“New Kosovo” PP violates the laws of Kosovo

, NGOs

Kosovo Civil Society Consortium for Sustainable Development organized a press conference announcing the requests sent to the State Prosecutor’s and EULEX Office in Kosovo, to initiate investigations on the development of the Power plant project, ‘Kosova e Re.’

Given the numerous violations deriving from the process, in violation of the Public Procurement Law and the lack of basic analyses, KOSID considers that the continuation of this project will cause great financial, economic, social and environmental damages in Kosovo. Therefore, an investigation of this process is extremely important in order to protect the public interest.

Violations and irregularities of the project, ‘Kosova e Re’, were identified through the chronology published by KOSID, “A short history of a big failure of energy policies in Kosovo.” Since the beginning of the project idea for the new power plant, there is a lack of explicit references to which Kosovo laws were applicable.

According to this chronology, KOSID identifies that KNPP project, since from the time it was an idea, and thus far as a potential project for construction, has carried forward numerous violations, irregularities, changes in generating capacity etc. Above all, more alarming are the Kosovo’s law violations from the project, which commence from the Law on Public Procurement, Article 32.4, which even though requires that during the conduct of a procurement activity to have two or more bidders, in the case of NKPP, the tendering process has continues with one single bidder – Contour Global.

Furthermore, the Government is giving false information on the procedural developments of the project and that the project has been exempted from almost every law possible, such as: the Law on Public Private Partnership and Concessions in Infrastructure and Procedures, the Law on Public Private Partnership and the Law on Public Procurement. The legitimization of such a thing was made by a decision of the Government of Kosovo No. 08/17, dated 01.06.2011.

The Government’s Decision states that: ‘the Law on Public Private Partnership was not appropriate for the project, since the provisions of this law do not apply to projects where potential bidders have already been pre-qualified. Nevertheless, on April 5, 2013 on a press release of the Ministry of Economic Development it was stated the contrary, that ‘New Kosovo’ project will be implemented with a Private Public Partnership.

These violations of the laws in force in the country, the Government of Kosovo is justifying by relying on procurement procedures in accordance with good practices and procurement guidelines as defined by the International Development Association of the World Bank. According to KOSID, World Bank standards or those of any other organization cannot suspend Kosovo’s laws in force, since they cannot be legislative basis for Kosovo but only a guideline for the process. Furthermore, these standards require full transparency of the process, but the government has never been transparent with this project.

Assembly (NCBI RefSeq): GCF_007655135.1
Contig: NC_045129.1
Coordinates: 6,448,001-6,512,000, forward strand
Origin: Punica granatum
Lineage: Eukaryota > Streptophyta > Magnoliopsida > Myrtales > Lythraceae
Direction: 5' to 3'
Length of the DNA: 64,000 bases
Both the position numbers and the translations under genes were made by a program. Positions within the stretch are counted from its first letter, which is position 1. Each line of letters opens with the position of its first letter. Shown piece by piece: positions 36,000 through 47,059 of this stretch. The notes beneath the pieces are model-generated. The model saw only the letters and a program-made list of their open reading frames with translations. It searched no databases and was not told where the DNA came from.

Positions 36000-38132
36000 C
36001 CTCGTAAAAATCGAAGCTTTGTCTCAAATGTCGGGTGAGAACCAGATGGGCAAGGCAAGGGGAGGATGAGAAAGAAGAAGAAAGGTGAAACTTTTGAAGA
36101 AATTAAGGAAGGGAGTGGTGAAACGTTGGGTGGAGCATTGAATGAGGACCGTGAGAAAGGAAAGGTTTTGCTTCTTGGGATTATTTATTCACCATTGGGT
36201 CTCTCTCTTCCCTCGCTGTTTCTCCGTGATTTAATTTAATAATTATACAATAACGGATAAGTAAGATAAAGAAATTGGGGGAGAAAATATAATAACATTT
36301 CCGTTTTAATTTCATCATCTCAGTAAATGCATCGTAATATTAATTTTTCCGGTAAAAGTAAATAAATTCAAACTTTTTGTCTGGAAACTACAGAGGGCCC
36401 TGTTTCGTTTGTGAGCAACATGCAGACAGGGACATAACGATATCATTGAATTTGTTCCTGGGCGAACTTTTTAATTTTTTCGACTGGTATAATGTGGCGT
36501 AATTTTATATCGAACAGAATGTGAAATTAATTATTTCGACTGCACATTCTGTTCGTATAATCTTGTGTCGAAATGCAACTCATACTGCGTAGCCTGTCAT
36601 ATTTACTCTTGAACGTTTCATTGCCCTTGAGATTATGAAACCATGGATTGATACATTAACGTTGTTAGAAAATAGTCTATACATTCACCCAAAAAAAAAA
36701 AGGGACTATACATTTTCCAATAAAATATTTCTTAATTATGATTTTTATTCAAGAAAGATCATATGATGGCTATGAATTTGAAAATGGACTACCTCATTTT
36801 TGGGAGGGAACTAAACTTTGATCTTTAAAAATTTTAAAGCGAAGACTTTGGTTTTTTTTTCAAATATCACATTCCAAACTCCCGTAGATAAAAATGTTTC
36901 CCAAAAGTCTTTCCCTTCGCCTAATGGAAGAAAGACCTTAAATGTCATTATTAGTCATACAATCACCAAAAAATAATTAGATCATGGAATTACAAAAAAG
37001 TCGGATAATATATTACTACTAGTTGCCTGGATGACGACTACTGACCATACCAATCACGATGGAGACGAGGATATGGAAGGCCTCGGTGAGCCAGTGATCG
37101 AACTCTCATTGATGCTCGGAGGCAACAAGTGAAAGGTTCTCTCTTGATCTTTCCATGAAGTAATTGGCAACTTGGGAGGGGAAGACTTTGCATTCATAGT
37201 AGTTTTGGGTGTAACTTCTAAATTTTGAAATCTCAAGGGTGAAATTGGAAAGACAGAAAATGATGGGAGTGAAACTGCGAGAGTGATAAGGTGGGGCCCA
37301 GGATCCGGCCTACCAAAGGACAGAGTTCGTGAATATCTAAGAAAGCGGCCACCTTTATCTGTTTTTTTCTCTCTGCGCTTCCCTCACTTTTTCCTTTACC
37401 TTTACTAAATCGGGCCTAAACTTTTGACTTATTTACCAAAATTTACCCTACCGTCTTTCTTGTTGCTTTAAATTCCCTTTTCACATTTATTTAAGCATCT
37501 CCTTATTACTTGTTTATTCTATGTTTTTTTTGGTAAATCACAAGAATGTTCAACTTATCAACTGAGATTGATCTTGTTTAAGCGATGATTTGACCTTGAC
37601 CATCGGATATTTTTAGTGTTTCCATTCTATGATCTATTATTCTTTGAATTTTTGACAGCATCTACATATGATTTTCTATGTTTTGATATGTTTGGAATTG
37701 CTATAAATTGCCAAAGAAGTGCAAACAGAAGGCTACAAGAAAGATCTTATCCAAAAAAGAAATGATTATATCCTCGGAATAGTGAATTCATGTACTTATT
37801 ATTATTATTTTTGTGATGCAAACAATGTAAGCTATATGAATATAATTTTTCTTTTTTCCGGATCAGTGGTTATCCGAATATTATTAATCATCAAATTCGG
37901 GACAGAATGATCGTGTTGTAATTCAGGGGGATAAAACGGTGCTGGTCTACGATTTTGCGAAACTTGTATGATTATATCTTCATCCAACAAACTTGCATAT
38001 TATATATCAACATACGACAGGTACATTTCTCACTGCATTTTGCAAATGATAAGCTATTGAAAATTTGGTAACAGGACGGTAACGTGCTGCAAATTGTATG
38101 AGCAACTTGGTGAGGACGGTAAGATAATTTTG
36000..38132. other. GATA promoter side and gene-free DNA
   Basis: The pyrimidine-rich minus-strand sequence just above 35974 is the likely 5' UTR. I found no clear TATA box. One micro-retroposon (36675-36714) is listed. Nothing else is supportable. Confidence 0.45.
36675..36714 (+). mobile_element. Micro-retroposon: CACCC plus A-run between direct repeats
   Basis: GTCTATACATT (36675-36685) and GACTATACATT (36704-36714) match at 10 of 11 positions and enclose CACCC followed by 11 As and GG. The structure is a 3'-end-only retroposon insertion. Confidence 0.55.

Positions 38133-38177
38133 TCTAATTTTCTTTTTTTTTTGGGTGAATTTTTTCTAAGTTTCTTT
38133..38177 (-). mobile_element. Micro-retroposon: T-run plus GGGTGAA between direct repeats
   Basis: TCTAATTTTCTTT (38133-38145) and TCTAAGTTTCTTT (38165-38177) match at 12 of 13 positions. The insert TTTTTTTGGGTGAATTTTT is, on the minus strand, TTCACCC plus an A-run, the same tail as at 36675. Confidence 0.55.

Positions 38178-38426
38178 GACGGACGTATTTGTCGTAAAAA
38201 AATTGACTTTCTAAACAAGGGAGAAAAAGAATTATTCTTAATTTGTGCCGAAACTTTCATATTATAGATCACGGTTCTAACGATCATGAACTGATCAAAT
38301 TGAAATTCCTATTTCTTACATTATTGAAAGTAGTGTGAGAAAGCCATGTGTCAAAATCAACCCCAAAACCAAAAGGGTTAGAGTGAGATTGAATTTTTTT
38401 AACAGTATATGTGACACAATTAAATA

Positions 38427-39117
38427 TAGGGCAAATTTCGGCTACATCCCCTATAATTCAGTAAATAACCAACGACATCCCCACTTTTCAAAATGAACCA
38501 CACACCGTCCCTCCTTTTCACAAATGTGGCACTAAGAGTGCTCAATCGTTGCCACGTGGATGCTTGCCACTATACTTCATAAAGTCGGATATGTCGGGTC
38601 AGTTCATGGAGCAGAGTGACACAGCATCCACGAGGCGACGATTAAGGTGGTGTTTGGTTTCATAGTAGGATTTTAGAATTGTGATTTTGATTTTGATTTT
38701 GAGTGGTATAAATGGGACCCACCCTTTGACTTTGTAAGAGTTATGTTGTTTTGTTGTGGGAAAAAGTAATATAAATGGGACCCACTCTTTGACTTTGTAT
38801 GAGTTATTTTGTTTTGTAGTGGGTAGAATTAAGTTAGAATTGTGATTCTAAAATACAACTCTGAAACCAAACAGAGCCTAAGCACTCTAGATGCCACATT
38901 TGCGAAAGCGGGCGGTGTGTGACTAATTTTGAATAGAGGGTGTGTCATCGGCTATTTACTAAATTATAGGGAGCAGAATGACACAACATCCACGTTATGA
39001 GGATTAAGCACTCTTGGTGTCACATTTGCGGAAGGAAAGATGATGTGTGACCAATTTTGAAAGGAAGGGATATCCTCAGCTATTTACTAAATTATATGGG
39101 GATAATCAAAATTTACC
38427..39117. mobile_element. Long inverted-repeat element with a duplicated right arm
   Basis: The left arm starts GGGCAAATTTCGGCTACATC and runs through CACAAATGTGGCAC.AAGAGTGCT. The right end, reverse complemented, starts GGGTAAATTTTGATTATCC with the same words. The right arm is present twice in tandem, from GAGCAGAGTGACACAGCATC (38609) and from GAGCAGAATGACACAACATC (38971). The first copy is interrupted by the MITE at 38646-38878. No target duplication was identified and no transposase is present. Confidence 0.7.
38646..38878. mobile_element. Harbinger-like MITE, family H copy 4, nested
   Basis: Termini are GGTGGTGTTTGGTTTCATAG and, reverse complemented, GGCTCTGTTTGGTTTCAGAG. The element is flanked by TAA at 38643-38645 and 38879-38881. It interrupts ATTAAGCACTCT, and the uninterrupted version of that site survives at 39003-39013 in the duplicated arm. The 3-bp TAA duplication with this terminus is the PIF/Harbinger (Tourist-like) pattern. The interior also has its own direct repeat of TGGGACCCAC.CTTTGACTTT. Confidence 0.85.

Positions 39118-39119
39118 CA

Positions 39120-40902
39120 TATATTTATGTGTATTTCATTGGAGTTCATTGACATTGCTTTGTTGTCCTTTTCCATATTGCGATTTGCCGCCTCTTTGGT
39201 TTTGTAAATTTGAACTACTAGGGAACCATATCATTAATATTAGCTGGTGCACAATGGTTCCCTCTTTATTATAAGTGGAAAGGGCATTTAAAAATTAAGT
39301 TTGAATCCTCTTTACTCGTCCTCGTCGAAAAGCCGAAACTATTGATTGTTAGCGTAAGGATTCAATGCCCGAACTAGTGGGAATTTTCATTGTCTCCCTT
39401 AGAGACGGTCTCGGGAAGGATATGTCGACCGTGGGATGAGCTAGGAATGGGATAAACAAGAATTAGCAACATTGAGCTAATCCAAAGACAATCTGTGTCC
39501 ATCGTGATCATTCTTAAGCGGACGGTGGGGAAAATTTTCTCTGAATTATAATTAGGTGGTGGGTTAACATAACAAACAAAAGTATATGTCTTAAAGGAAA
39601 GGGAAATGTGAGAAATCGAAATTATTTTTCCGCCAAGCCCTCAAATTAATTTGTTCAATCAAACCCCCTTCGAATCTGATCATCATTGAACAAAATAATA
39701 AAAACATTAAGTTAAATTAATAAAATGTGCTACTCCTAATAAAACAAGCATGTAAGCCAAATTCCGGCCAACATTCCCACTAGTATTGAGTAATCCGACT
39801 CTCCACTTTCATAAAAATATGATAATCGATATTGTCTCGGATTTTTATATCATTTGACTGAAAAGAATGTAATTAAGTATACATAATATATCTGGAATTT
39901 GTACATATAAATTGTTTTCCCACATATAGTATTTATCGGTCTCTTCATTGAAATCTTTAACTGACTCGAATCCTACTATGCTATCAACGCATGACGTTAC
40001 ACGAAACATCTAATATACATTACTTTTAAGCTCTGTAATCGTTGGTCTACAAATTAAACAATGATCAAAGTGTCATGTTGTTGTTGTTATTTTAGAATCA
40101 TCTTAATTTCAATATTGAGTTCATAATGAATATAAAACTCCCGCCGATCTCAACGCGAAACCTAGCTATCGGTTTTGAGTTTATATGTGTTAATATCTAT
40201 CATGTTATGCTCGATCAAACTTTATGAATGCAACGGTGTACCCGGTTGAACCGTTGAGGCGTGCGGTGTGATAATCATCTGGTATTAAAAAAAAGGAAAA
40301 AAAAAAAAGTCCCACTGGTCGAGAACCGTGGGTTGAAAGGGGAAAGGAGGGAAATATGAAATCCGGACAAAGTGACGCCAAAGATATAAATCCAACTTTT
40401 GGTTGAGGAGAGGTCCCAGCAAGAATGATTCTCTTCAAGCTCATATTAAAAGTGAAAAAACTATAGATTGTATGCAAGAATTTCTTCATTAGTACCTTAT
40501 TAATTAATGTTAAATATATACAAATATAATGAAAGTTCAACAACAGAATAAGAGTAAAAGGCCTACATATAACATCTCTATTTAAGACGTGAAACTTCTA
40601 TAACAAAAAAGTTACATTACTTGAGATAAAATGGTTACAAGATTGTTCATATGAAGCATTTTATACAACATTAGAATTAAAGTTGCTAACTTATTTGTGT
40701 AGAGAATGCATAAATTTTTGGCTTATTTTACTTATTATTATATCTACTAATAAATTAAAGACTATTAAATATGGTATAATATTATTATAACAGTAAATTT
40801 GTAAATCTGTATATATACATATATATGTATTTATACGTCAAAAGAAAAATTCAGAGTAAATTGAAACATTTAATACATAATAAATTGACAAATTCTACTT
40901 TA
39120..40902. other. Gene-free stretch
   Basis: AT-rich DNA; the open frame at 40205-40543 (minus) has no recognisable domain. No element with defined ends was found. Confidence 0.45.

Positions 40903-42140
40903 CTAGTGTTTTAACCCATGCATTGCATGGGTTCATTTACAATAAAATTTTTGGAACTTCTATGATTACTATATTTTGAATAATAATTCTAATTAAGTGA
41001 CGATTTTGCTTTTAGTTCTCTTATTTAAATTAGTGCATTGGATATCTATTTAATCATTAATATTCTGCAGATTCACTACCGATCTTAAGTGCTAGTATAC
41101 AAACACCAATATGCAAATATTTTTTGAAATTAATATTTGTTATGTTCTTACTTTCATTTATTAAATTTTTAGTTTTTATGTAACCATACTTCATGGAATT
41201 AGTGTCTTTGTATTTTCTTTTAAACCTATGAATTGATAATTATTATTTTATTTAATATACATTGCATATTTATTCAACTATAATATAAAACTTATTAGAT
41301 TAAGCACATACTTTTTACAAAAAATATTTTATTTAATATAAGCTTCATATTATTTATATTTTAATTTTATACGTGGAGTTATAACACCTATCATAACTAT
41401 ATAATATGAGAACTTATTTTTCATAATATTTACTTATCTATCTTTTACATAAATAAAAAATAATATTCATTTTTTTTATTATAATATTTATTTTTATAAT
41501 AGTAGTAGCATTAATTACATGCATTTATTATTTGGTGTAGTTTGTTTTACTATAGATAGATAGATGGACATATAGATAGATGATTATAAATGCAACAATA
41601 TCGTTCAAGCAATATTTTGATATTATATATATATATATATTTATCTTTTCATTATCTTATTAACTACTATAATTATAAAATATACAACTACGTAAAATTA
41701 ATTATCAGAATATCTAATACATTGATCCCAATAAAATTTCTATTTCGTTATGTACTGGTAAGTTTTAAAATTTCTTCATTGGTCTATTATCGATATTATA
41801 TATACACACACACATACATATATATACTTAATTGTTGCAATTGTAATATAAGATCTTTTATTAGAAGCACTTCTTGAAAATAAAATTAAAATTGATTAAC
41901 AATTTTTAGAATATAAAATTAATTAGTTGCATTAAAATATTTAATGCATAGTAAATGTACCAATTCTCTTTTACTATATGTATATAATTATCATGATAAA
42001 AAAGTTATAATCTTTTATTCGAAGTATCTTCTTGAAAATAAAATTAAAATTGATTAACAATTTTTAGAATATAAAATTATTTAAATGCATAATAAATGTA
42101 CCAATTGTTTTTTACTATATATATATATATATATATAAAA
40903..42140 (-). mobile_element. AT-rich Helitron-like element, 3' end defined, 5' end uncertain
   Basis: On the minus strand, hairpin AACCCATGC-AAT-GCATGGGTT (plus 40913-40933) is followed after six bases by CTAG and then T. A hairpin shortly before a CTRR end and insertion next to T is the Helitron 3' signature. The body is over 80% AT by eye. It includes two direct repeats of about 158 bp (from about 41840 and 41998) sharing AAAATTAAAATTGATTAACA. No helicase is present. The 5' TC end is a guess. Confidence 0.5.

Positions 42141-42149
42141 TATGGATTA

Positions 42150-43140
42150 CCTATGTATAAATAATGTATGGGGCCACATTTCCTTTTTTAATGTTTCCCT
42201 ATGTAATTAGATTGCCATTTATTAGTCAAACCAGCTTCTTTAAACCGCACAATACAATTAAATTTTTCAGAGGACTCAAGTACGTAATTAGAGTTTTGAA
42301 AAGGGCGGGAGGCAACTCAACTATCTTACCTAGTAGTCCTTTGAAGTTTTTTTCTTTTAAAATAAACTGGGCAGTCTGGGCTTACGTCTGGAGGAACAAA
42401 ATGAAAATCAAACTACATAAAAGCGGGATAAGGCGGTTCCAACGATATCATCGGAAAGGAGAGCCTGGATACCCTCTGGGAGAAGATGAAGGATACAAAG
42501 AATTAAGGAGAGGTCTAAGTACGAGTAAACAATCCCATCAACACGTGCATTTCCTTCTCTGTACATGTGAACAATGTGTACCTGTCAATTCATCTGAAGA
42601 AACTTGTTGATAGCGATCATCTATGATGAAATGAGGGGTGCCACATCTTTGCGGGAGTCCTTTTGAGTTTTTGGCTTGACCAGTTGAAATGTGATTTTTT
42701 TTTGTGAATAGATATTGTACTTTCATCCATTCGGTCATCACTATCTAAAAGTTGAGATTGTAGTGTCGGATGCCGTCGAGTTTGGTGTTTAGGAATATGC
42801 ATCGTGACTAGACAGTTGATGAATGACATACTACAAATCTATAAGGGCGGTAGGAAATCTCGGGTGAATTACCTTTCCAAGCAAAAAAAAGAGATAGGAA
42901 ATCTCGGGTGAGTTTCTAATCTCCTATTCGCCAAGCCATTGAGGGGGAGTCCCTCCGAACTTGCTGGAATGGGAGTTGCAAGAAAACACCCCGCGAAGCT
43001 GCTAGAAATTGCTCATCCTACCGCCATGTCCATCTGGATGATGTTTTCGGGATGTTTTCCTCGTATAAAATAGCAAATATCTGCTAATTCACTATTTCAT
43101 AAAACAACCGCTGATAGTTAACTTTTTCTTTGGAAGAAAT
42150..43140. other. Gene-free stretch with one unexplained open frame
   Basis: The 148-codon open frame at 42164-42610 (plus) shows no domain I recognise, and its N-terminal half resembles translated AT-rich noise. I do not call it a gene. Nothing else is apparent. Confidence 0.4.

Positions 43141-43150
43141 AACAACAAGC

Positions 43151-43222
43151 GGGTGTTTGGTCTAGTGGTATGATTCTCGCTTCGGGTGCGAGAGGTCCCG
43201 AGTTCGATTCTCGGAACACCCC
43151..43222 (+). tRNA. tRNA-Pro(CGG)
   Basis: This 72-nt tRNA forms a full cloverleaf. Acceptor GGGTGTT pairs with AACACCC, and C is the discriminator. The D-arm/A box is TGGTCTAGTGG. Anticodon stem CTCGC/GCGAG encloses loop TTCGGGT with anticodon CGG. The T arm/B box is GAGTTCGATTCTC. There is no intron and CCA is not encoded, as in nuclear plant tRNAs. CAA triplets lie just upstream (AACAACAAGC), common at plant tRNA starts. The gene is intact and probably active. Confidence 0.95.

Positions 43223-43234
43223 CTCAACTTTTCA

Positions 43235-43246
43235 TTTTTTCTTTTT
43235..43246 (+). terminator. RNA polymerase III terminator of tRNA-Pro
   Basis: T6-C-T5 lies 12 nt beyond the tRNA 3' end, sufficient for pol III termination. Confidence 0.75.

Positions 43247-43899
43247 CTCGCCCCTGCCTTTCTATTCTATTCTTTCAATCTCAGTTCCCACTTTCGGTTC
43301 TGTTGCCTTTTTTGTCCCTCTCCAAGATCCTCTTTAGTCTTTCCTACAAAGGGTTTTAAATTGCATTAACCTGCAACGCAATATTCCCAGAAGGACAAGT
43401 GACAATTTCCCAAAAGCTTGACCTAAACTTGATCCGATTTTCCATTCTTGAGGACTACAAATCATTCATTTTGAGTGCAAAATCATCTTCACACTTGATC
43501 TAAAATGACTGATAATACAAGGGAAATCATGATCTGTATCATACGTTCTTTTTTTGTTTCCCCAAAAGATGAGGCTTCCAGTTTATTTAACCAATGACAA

Moreover, the process for building the proposed power plant is being pushed without the completion of the Environmental Impact Assessment.

The EIA is a process which should determine if the project is feasible, show to what extent the project will harm the environment, show the expected social implications from this project, and show what the electricity price will be after the construction of this power plant. Moving ahead without this important assessment is a pure violation of the Law No. 03/L-214 on Environmental Impact Assessment, which is mandatory for power plants over 50 MW. The World Bank also failed to finish and publish the Environmental and Social Impact Assessment study which would serve to inform the World Bank’s Board of Directors in whether or not to support and approve the Partial Risk Guarantee for the Proposed New Power.

In addition to law and procedural violations by the proposed “New Kosovo” Power Plant, mining associated with the Kosovo Power Project will forcefully displace, putting at risk of project-induced impoverishment, over 7,000 Kosovars. Furthermore, there are additional concerns relating to air pollution, and financial burden on taxpayers. A 2017 report from the International Renewable Energy Agency indicates that there is cost-competitive renewable energy potential in Kosovo through solar PV and small hydropower plants.

Even though NKPP project has been under development for more than 10 years, basic questions such as the capacity, business model, technology that will be used, financial cost etc. of the plant remain unanswered. KOSID requires for the NKPP to be canceled, taking into account the numerous violations during these 10 years. If Kosovo continues with this trend, for another ten years it will have extremely serious problems. Therefore, it is important to work on cleaner alternatives that can be brought to life faster, ensure appropriate energy supply for its citizens, and more cost-effectively than a new power plant.

source: kosid.org

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